Now, when we get down to value, a lot of people don’t understand value. I don’t fight people on value. I fight people on documentation. I fight people on research, on comps. Value is whatever somebody wants to pay for something, whatever anybody wants to charge for it. There’s nothing wrong with that. If you feel this ring is worth $10,000 and somebody buys it from you for $10,000, even if all the appraisers say it’s worth $2,500—but I really love the ring, so to me it’s worth $10,000—that’s fine. The guy didn’t do anything wrong. That’s what he wanted for it. That’s what you paid for it. It’s just like with certain things I collect. If I want it badly enough, I’m going to pay what they’re asking for it. Even if they think it’s high, I’m not buying for investment; I’m buying it for my own enjoyment. As you can see from the background, I have a lot of things in the house on the walls, the bookshelves and everything else. This is my private office. The wife is not allowed to go past the door of my office. I enjoy collecting weird little tidbits here and there. You have to understand; there are certain things you argue, certain things you can’t argue. It’s basically representation.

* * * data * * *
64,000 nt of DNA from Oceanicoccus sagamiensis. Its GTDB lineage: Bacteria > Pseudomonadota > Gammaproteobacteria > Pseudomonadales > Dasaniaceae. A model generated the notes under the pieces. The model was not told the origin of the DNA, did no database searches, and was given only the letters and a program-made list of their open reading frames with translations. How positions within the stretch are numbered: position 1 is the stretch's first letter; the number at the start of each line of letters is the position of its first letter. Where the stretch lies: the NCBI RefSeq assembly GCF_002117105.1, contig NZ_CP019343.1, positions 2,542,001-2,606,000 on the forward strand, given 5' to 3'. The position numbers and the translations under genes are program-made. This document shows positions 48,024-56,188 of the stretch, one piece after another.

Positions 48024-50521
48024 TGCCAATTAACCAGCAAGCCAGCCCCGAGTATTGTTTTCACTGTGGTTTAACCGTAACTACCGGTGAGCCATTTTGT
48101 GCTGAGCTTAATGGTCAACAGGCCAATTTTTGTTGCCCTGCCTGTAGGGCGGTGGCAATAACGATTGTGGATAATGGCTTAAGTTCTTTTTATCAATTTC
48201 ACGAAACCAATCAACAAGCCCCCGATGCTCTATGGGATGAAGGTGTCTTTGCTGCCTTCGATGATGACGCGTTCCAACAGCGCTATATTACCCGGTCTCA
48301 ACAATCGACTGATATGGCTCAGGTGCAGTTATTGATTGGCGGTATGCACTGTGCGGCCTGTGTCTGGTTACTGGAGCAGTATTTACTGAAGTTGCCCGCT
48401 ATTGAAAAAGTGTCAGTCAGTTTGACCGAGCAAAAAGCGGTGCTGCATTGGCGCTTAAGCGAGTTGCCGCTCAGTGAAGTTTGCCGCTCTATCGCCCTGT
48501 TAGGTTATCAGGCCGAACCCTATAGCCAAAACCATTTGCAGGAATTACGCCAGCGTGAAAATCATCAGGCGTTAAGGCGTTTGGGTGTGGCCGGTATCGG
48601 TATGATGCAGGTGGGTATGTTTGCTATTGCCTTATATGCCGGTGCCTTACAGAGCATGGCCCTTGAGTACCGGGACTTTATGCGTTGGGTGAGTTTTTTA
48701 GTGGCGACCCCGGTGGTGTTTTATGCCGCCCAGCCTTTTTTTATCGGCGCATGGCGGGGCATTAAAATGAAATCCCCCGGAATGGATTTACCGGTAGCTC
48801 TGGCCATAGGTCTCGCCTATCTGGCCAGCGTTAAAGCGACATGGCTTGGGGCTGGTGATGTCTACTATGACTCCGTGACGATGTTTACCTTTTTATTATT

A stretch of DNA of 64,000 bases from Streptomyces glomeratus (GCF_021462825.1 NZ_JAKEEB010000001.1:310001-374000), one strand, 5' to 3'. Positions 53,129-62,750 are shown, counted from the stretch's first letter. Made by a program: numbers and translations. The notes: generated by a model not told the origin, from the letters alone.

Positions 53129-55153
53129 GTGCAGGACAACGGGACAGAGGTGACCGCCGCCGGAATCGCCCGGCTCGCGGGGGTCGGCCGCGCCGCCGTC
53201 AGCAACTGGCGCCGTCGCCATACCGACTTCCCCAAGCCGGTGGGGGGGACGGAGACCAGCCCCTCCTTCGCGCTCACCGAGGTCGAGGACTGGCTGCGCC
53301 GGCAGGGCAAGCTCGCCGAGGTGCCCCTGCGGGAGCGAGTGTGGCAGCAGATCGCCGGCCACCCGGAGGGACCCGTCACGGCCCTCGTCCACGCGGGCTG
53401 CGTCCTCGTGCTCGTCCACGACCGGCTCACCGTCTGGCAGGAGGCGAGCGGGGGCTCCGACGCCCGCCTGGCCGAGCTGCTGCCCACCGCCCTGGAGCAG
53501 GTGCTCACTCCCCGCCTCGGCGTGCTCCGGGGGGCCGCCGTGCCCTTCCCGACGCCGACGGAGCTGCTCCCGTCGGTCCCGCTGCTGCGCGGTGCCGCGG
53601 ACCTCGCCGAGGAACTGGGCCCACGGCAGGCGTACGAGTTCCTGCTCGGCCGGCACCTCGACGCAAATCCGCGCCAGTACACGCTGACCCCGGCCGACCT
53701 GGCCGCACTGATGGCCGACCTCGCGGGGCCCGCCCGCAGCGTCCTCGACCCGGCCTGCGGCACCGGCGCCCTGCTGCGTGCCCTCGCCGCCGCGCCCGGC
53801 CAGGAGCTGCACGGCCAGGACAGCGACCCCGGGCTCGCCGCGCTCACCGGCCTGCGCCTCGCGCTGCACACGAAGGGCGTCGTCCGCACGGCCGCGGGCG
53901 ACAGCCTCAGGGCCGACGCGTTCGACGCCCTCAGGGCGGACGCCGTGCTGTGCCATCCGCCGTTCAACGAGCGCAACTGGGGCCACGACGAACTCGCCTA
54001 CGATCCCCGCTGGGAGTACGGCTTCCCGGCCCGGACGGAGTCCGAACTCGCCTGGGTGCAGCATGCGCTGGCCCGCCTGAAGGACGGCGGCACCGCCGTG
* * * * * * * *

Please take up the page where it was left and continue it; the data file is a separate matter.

Now, if you’re buying a new piece—in fact, a situation just came up. I can’t mention the names, but the salesperson represented the price with four numbers. She never added the zero. She had said 1625. She said to them, both the husband and wife, 1625, and they took that to mean $1,625. I think anybody would. Now, if you said 16250, that’s $16,250. You never add the zero on this particular item. The people came back from their cruise and took it to a local jeweler, and the local jeweler said, “Oh, it’s only worth $8,000.” So, they called me. I said, “Well, there’s a conflict here. I can’t physically give you an appraisal. This firm is connected to an accounting firm and a bank that I do work for, so I can’t do that; it wouldn’t be fair.” It affects all the companies and businesses too. So, I suggested and recommended that they call the company and see what they can negotiate. I looked at the earrings, the item, and I agreed they were only worth $8,000. Actually, between $6,000 and $8,000. I think they had a very valid thing, and they’ll end up getting money back or being able to return them.